Reusing Existing Semantics

In this lesson we will learn that, in some cases, we can reuse existing semantics of language features without having to make any change!

Although the definitional style of the basic LAMBDA language changed quite radically in our previous lesson, compared to its original definition in Part 1 of the tutorial, we fortunately can reuse a large portion of the previous definition. For example, let us just cut-and-paste the rest of the definition from Lesson 7 in Part 1 of the tutorial.

Let us kompile and krun all the remaining programs from Part 1 of the tutorial. Everything should work fine, although the store contains lots of garbage. Garbage collection is an interesting topic, but we do not do it here. Nevertheless, much of this garbage is caused by the intricate use of the fixed-point combinator to define recursion. In a future lesson in this tutorial we will see that a different, environment-based definition of fixed-points will allocate much less memory.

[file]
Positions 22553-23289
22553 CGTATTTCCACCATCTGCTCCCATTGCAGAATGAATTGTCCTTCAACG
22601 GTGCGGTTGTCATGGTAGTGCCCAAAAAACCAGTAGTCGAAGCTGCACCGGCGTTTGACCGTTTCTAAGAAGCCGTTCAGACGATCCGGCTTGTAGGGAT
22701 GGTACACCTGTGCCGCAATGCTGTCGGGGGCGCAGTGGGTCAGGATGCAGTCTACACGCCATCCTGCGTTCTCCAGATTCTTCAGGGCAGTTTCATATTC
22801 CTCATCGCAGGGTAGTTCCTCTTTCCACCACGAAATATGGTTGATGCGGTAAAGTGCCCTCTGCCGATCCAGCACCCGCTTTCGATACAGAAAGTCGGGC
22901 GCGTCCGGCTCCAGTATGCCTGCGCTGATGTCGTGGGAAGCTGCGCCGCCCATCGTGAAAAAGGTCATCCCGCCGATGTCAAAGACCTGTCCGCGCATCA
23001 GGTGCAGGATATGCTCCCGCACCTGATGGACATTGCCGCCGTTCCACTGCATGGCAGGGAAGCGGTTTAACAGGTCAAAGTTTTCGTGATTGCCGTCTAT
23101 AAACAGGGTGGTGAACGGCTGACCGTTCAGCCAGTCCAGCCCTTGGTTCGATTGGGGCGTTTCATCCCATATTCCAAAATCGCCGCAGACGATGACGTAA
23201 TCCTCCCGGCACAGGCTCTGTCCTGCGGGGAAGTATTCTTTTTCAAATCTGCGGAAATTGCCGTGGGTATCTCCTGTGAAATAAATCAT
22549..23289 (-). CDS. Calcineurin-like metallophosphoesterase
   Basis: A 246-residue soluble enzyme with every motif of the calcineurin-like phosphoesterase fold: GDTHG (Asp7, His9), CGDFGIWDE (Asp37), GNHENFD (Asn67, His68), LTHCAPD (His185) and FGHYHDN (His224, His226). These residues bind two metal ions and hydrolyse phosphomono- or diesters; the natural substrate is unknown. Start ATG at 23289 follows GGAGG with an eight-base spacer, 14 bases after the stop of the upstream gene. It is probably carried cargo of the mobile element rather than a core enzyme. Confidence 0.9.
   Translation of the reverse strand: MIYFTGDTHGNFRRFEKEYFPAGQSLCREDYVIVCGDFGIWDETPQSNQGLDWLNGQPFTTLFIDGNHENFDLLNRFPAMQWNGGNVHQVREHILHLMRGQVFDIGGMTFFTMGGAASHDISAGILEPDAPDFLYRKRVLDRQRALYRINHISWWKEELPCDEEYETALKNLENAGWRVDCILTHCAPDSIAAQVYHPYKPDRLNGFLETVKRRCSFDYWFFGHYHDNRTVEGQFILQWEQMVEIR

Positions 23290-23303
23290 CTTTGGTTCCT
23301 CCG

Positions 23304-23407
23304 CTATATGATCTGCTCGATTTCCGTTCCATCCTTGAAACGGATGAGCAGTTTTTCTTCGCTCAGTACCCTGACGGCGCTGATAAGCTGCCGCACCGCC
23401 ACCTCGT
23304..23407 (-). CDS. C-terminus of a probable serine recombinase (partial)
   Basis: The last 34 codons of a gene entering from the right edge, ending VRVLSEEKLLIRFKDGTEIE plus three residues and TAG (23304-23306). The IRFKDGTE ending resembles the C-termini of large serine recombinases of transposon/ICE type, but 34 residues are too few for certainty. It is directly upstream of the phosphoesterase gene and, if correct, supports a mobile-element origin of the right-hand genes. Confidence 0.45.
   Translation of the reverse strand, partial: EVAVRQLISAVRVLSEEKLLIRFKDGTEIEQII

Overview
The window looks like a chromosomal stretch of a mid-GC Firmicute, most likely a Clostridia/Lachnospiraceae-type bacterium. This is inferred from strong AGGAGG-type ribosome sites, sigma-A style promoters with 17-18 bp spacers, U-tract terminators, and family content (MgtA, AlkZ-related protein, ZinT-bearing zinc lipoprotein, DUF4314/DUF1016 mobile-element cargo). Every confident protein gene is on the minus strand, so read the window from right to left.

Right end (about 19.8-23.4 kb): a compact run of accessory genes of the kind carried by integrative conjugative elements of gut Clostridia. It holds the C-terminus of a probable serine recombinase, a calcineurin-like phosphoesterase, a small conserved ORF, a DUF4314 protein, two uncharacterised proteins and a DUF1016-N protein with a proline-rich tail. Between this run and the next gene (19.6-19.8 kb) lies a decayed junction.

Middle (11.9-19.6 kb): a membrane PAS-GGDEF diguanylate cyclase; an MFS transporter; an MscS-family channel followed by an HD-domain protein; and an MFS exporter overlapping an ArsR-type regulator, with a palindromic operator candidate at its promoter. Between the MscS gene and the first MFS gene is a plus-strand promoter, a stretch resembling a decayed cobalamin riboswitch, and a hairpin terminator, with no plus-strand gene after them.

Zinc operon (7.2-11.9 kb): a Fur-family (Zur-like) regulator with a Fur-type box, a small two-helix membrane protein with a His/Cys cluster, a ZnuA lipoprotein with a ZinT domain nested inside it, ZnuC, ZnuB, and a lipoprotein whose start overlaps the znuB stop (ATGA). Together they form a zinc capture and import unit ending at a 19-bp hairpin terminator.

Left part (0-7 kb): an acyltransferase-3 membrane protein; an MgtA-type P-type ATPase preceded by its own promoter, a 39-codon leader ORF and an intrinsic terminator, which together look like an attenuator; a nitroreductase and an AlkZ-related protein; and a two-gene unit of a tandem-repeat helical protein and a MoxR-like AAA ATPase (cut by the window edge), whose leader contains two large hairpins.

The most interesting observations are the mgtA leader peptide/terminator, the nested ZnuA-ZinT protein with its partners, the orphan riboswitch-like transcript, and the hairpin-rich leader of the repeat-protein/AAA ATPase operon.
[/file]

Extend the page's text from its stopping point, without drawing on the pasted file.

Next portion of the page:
One interesting question at this stage is: how do we know when we can reuse an existing semantics of a language feature? Well, I'm afraid the answer is: we don't. In the next lesson we will learn how reuse can fail for quite subtle reasons, which are impossible to detect statically (and some non-experts may fail to even detect them at all).

Go to Lesson 4, LAMBDA++: Do Not Reuse Blindly!.

MOVIE (out of date) [3'21"]